POLK COUNTY — Matt Hawkins walks around the historic Polk County Courthouse. He touches the limestone walls and a piece of it falls into his hand. He shows how it quickly turns to sand.
The condition of the courthouse and the annex have fallen into a bad state after having been “put on the back burner” for at least the last 33 years, said County Manager Greg Hansen.
Delaying maintenance on facilities is common in government, he said.
“While you’re trying to keep your head above water,” Hansen said. “We were trying to do that with the public safety levy, and try and keep as many officers on the road.”
A new state transportation package means the county won’t likely have to try and renew a road bond for a while — Polk County’s road bond expired in 2016.
Hansen said that is key in the county’s decision to pursue a courthouse complex facilities bond. The $9.7 million bond, which will be on May’s ballot, is for 15 years, 11 cents per $1,000 assessed value.
“It’s probably going to average about 10 cents (per $1,000),” Hansen said.
The request is different from the May 2017 one in that it focuses solely on the historic courthouse and the “new building,” otherwise called the annex. Last year’s request included upgrades and improvements on other county buildings as well.
The need is great, Hansen said. The annex needs a new roof. Both buildings need exterior windows replaced. The historic building needs exterior restoration, and to be sealed to preserve it. Both elevators will be replaced if the bond passes. The exterior of the annex will get a face lift.
“It still will not be a beautiful building, but it will be better than what exists today,” Hansen said. “Hopefully it will co-habitat better with the historic building.”
The outside will be worked on, too.
“We will probably work with the city of Dallas and the community to figure those things out,” Hansen said. “We’re a pretty full part of the community, and the courthouse square is used many different times for many different functions.”
Commissioner Craig Pope said he understands complaints that the buildings look dirty and unkempt.
“I’ve looked at the film and the pictures, and yeah, that’s a valid complaint,” he said. “It’s got a lot of moss on it, a lot of green. But the fact is, if we did it, we’d blow chunks of that limestone right off. Part of that process is to put a protective exterior that will allow us to do a better job of keeping it clean.”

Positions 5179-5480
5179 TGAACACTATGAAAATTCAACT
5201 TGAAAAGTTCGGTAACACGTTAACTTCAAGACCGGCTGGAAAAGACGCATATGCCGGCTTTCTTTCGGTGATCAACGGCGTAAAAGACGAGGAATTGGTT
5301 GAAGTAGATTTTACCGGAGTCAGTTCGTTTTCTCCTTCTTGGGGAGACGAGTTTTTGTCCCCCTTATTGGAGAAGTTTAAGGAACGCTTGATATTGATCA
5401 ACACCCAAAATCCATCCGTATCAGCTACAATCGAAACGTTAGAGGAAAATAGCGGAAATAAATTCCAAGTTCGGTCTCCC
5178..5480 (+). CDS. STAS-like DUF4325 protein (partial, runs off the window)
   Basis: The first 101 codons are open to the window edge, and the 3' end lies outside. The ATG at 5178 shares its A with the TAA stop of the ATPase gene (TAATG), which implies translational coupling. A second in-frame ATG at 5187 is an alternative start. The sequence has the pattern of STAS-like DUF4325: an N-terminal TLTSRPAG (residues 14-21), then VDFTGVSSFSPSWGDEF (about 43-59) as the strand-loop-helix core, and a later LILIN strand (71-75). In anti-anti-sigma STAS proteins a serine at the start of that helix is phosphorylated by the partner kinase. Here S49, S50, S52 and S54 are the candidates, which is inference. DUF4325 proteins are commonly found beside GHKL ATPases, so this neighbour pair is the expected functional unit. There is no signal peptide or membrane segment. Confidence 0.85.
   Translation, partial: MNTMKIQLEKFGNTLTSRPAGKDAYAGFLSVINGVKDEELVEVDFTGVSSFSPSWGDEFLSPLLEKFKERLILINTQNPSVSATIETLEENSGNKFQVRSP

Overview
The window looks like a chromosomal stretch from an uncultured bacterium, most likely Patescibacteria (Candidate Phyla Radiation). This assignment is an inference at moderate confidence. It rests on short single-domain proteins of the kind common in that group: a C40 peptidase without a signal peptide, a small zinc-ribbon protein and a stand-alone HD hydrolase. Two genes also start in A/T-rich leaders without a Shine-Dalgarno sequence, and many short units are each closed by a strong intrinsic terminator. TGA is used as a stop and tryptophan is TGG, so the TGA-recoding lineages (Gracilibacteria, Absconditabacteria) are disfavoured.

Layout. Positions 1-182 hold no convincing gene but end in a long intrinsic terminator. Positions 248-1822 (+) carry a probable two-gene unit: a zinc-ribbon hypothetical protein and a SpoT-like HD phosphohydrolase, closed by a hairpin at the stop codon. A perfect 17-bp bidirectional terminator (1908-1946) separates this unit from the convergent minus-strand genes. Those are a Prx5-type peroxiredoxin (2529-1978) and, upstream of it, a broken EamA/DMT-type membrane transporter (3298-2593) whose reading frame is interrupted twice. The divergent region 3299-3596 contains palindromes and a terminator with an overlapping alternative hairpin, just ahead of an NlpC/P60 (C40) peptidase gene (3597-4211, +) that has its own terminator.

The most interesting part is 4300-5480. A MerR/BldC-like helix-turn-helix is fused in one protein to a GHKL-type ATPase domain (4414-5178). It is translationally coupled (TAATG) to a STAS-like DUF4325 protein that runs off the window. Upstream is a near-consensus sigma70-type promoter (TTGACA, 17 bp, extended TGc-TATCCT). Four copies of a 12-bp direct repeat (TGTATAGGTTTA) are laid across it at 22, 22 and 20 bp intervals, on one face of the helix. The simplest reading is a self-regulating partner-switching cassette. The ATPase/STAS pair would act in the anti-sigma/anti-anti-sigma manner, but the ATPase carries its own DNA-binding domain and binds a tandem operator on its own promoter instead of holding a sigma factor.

But Hansen said that while it will be a goal to maintain the facility, he can never guarantee maintenance will be a priority.
“Anything we have to maintain this building may be diverted to maintain something else,” he said, using public safety as an example.
The bond monies also would go to relocating the emergency generator inside the historic building, Hansen said.
“When it runs, all the fumes come into the courthouse and it’s quite noisy,” he said. “We will relocate that to the exterior. We’ll figure out a way to conceal that.”
Security upgrades, a remodel of the Polk County Sheriff’s Office and better ADA access, also top the list of improvements if the bond passes, Hansen said.
“That’s another problem we have,” Hansen said. “People get lost between these buildings so easily, so we hope to improve the movement between the buildings somehow, someway. Can you solve it all? Probably not since they’re built on the half floors. But all of those items will be addressed.”
An account for a political action committee has been set up to help promote the passage of the bond, Pope said.
Anyone interested in donating or helping in the efforts should contact one of the three Polk County commissioners.
For more information: co.polk.or.us.